Henderson Faribault was the first head cook at State Normal. He was later assisted by and then succeeded by his son Edmund.
A list of the numbers of African Americans employed by State Normal in various service roles, including their pay rate. While some are listed by name, most are not.
Photograph of an unidentified woman cleaning laundry at the State Normal and Industrial School. Sadly, the names of many of the African Americans who worked at State Normal have been lost to history.
Campus dining hall employees working in the kitchen in 1929.
In the 1913 yearbook, students described Ezekiel Robinson as "the power behind the throne," noting his great responsibility for the operation of the school.
Ezekiel Robinson returned to campus numerous times after his official retirement in 1944, typically at the annual Founder's Day celebration in October.
College vice president Walter C. Jackson writes to president Julius I. Foust requesting that African American students at North Carolina A&T be allowed to borrow books from the college library.
Foust responds to Jackson's request, noting that he will consult with the campus physician to determine "any danger that may arise from disease" in lending books to African American students.
Dr. Charlotte Hawkins Brown, founder of the Palmer Memorial Institute in Sedalia, NC (just east of Greensboro), wrote many letters to leaders at the college, requesting that her students be allowed to attend cultural events on campus. Her requests were repeated denied due to the strict Jim Crow laws mandating segregating in public facilities.
Debates over library use by African American students continued into the early 1950s. The library was open in allowing use, but Chancellor Edward Kidder Graham sought a formal policy specifically restricting African-American use of the library facilities.
Warren Ashby, a philosophy professor, publicly endorsed school desegregation in a letter to the Greensboro Daily News and led a faculty council resolutions supporting the desegregation of UNC campuses in 1955. He also organized a group of faculty members who regularly met for lunch at the YMCA with faculty members from A&T.
The acceptance of African American students at the previously all-white Woman's College received much attention in the local and regional press.
Chancellor Gordon Blackwell was opposed to the sit-ins, and addressed the university at large on Tuesday, February 9 (the fourth day of the sit ins), expressing his concern over the possibility of violence and of setting back the civil rights movement, and also for the employees and economic welfare of the dime store chains.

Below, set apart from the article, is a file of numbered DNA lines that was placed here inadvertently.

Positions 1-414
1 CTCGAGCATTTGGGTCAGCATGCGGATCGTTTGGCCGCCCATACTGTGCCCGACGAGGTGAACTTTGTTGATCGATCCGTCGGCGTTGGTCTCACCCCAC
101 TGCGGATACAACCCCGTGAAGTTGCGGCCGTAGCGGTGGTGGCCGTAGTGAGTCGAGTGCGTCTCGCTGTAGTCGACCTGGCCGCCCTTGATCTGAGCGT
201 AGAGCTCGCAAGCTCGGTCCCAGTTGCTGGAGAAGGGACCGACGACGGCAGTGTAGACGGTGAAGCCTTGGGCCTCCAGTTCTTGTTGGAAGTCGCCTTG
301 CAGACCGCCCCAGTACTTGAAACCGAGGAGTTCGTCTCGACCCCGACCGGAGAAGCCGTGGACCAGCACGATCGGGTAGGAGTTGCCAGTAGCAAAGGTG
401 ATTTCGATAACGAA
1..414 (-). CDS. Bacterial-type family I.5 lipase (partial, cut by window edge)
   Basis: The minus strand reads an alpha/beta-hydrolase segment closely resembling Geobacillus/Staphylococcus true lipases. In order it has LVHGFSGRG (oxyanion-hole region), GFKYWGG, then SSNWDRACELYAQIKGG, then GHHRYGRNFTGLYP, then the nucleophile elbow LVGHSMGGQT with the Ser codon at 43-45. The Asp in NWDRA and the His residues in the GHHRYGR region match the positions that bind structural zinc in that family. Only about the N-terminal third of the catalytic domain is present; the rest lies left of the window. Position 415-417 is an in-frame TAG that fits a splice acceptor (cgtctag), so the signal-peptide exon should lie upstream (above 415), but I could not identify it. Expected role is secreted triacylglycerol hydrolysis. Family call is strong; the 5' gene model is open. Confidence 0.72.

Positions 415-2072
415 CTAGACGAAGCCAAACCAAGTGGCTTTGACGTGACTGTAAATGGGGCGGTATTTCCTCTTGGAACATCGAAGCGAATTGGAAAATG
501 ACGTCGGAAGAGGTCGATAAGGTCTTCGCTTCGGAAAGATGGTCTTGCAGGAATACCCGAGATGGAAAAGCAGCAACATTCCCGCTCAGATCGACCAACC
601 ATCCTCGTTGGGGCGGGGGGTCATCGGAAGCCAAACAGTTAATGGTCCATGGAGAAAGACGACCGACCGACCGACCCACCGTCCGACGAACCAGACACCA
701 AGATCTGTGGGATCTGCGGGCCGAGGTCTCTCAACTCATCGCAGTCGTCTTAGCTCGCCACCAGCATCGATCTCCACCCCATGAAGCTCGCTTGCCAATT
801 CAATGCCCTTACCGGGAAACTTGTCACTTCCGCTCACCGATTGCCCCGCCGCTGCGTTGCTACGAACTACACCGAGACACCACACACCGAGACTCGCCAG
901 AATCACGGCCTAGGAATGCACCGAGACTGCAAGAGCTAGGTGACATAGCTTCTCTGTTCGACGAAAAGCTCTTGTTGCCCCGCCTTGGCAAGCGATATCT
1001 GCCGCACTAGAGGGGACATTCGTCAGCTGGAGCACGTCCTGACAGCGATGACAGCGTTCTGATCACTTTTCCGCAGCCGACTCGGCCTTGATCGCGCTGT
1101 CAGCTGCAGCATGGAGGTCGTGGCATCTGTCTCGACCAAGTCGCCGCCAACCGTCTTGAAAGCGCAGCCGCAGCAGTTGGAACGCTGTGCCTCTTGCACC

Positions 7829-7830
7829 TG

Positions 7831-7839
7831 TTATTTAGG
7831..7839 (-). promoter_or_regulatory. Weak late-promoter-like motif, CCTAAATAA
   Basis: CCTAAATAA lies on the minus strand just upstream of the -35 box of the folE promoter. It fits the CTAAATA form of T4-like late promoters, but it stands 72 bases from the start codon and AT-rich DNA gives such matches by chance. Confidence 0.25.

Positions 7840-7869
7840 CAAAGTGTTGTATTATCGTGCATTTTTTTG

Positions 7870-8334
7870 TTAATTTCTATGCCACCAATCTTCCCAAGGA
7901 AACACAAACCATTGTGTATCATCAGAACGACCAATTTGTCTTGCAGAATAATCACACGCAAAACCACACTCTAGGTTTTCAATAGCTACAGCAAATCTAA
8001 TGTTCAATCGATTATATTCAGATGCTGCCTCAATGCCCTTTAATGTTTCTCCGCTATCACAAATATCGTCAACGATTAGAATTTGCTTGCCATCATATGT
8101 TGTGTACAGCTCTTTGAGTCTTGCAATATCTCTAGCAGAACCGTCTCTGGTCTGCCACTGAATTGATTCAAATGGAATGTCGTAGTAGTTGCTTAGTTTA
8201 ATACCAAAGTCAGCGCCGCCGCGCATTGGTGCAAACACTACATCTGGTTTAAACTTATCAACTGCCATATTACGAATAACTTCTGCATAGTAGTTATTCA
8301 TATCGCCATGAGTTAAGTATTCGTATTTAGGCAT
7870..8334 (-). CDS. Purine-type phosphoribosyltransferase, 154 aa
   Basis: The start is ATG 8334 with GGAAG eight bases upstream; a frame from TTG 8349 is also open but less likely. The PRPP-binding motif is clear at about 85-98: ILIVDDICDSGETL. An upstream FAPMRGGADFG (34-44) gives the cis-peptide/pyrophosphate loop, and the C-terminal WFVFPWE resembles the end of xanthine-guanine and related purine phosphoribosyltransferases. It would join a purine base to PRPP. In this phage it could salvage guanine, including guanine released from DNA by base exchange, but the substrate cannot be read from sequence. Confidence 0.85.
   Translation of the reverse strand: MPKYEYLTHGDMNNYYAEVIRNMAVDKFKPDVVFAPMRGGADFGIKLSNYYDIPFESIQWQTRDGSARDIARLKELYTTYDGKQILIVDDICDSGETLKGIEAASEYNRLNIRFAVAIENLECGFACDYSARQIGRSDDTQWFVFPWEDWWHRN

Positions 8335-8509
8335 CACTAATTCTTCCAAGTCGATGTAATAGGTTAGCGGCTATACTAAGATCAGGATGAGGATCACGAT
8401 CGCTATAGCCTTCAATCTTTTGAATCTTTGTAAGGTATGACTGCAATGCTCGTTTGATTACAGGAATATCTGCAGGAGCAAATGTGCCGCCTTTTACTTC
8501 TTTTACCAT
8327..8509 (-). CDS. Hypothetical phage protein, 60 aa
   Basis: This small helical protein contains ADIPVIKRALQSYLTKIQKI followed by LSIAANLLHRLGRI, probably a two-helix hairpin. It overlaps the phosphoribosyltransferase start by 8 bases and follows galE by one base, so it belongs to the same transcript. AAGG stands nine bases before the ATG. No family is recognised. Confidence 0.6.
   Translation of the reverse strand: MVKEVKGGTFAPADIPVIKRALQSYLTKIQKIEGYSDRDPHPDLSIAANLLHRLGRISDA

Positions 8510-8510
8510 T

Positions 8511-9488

A parent of one of the white Woman's College students who participated in the Sit Ins writes to Chancellor Blackwell in defense of her daughter's actions.
This video, produced in 1990, recounts WC student participation in the 1960 Sit Ins through interviews with former students, voice-overs, local tv footage, photographs, and reenactments of the events.
African American students wrote to Woman's College Student Government Association President Carol Furey requesting SGA support in a boycott of segregated Tate Street businesses.
While WC Chancellor Otis Singletary felt he had any authority over the private businesses on Tate Street, he did meet with many business owners and request that all students be served. He also warned that a student-led protest might be forthcoming.
Karen Lynn Parker, who attended Woman's College from 1961 to 1963, recalls the pickets and protests of segregated businesses on Tate Street in 1963.
Odessa Patrick was the first African American hired as an academic staff member. She came to Woman's College in 1959 as a laboratory technician in the Biology Department, where she was responsible for preparing and managing laboratory equipment for biology class use. She was promoted to Instructor in 1968. While most were welcoming, one faculty member did tell her that he didn’t think the college was “quite ready for hiring Negroes in non-traditional jobs.”
Ernestine Small was the first African-American appointed as a full-time faculty at UNCG, joining the faculty of the School of Nursing in 1967. She worked at Moses Cone Hospital in Greensboro before beginning graduate school at Catholic University.
Dr. Joseph Himes spent 23 years at North Carolina Central University as a professor of sociology prior to joining the faculty at UNCG. In 1969, he became the first African American faculty member at UNCG to hold tenure when we was named a professor in the sociology department.